Klugheit, praktische Vernunft und Moral

Peter Koller
University of Graz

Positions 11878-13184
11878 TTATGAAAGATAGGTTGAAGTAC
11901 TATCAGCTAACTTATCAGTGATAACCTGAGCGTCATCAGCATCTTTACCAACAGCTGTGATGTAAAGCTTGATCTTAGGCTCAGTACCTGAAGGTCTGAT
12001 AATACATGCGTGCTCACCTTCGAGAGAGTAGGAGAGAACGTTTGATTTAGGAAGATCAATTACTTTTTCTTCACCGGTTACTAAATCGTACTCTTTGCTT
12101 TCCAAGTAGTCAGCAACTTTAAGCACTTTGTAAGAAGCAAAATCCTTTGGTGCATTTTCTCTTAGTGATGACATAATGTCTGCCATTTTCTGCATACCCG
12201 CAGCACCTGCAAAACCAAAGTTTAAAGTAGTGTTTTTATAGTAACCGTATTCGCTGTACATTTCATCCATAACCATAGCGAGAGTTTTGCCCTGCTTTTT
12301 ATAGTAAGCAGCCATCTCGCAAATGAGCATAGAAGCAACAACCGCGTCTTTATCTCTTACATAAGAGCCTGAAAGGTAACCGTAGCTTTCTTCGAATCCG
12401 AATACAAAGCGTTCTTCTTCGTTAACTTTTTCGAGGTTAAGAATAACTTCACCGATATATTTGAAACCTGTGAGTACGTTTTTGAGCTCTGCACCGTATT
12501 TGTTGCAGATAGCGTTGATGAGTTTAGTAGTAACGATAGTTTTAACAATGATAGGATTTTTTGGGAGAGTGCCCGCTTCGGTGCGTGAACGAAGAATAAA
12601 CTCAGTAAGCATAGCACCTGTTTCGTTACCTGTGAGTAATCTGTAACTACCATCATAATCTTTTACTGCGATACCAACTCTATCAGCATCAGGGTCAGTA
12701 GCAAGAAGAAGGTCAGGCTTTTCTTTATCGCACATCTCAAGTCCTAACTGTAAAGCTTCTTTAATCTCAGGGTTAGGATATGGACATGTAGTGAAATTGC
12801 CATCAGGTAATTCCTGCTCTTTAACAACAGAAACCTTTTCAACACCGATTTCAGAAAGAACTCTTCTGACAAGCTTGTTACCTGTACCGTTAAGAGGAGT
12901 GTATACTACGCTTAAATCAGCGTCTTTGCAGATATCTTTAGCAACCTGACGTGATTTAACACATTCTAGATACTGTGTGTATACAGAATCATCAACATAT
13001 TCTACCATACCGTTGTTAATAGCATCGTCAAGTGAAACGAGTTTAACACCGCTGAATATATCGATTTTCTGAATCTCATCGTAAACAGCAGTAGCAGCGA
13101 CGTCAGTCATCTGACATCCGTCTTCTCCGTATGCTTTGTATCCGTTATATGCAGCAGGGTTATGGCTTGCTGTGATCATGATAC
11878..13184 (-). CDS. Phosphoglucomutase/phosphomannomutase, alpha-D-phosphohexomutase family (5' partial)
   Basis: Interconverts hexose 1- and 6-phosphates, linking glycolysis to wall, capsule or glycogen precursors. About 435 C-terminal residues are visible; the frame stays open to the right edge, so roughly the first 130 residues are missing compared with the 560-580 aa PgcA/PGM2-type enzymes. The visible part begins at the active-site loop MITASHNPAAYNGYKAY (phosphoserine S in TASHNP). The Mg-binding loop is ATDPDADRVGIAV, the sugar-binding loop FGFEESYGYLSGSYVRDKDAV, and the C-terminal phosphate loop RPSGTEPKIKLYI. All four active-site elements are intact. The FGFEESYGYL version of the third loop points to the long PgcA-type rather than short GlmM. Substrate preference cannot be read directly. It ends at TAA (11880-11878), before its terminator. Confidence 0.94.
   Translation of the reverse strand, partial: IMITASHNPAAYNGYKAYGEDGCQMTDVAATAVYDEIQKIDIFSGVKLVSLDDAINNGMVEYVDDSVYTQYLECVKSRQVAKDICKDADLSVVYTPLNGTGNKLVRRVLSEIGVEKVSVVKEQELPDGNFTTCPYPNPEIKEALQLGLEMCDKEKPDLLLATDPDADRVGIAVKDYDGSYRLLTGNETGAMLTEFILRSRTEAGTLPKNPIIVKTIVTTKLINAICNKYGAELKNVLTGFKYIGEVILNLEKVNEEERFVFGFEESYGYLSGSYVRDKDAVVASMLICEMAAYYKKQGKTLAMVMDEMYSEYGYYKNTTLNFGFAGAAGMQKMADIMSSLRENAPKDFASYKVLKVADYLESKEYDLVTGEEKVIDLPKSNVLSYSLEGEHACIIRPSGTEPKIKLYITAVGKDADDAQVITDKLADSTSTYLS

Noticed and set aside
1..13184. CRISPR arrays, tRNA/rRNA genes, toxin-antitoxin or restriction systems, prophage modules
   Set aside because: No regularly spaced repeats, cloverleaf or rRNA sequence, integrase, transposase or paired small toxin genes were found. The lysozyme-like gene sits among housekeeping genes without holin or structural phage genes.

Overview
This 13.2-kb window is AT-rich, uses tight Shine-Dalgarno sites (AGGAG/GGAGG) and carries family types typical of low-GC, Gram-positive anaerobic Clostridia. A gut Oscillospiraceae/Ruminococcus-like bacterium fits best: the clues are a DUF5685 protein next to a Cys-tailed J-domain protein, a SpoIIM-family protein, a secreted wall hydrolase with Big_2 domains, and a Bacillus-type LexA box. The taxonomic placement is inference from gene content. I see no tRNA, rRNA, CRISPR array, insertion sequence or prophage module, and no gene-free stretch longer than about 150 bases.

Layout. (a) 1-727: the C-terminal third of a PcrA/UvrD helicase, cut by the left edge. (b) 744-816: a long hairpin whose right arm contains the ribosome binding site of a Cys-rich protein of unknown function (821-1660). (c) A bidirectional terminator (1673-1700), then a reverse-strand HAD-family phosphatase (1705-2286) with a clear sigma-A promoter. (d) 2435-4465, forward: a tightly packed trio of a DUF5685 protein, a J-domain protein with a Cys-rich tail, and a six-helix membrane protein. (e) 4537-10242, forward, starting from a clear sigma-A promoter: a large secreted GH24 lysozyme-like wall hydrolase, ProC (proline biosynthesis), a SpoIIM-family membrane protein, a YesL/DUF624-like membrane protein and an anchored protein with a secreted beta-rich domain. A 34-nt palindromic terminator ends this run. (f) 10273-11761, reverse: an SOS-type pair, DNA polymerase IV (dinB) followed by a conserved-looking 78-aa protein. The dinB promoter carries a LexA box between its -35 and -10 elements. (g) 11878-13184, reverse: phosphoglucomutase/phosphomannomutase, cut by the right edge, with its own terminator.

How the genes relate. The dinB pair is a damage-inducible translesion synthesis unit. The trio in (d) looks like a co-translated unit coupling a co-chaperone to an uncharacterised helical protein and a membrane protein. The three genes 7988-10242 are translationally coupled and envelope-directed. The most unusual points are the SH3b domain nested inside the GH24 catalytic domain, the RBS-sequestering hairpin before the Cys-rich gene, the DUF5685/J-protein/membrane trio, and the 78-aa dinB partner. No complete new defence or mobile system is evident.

Since antiquity, prudence has been esteemed as an important guideline of reasonable human conduct and even as a cardinal virtue. There are, however, controversies about what it means and demands. In ancient and medieval philosophy, prudence was understood in a very wide sense as the comprehensive capacity to act in a well-considered way on the basis of best reasons, including moral reasons. By contrast, in modern philosophy it has often been interpreted in a much narrower sense as individuals' pursuit of their own long-term good or rational self-interest, which does not necessarily rely on moral reasons and may lead to results contradictory to morality. On the assumption of this second, narrow concept, this paper aims at clarifying the role of prudence in the realm of practical reason and its relationship to morality. Any human action faces three questions regarding its reasonableness: We can ask whether or not it is expedient, i.e. suitable for achieving the pursued goals, whatever these goals may be, prudent, i.e. compatible with the actor's well-considered self-interest, and moral, i.e. acceptable from the viewpoint of moral impartiality and universality. Accordingly, one can differentiate between three levels of practical reason that include different guidelines for human conduct, but must be combined in order to come to a final judgement: expediency, prudence, and morality. These levels of practical reason differ, on the one hand, in the way they make use of individual preferences and, on the other, in the initial state of affairs to which they refer. Since the considerations at the different levels may result in contradicting directions, there must be a rule for combining them in a coherent end-result: this rule consists in a strict ranking order according to which morality overrules prudence that itself has priority over expediency. This conception of practical reason raises a number of questions as to the relationships between prudence and morality. The most frequently asked question in this context, namely the question of why one should be moral, is not discussed in the paper. Instead, it focuses on the internal connections between morality and prudence. One connection concerns the impact of morality on prudence. Morality may enter into prudential considerations in two ways: through internalized moral traits that may become part of a person's self-interest and through moral preferences that may restrict conflicting prudential motives to a certain degree. But there is also a connection between prudence and morality. On the assumption that a reasonable morality must aim at achieving a social order which is to the benefit of all people concerned from an impartial point of view , it is obvious that moral reasoning cannot do without prudential considerations
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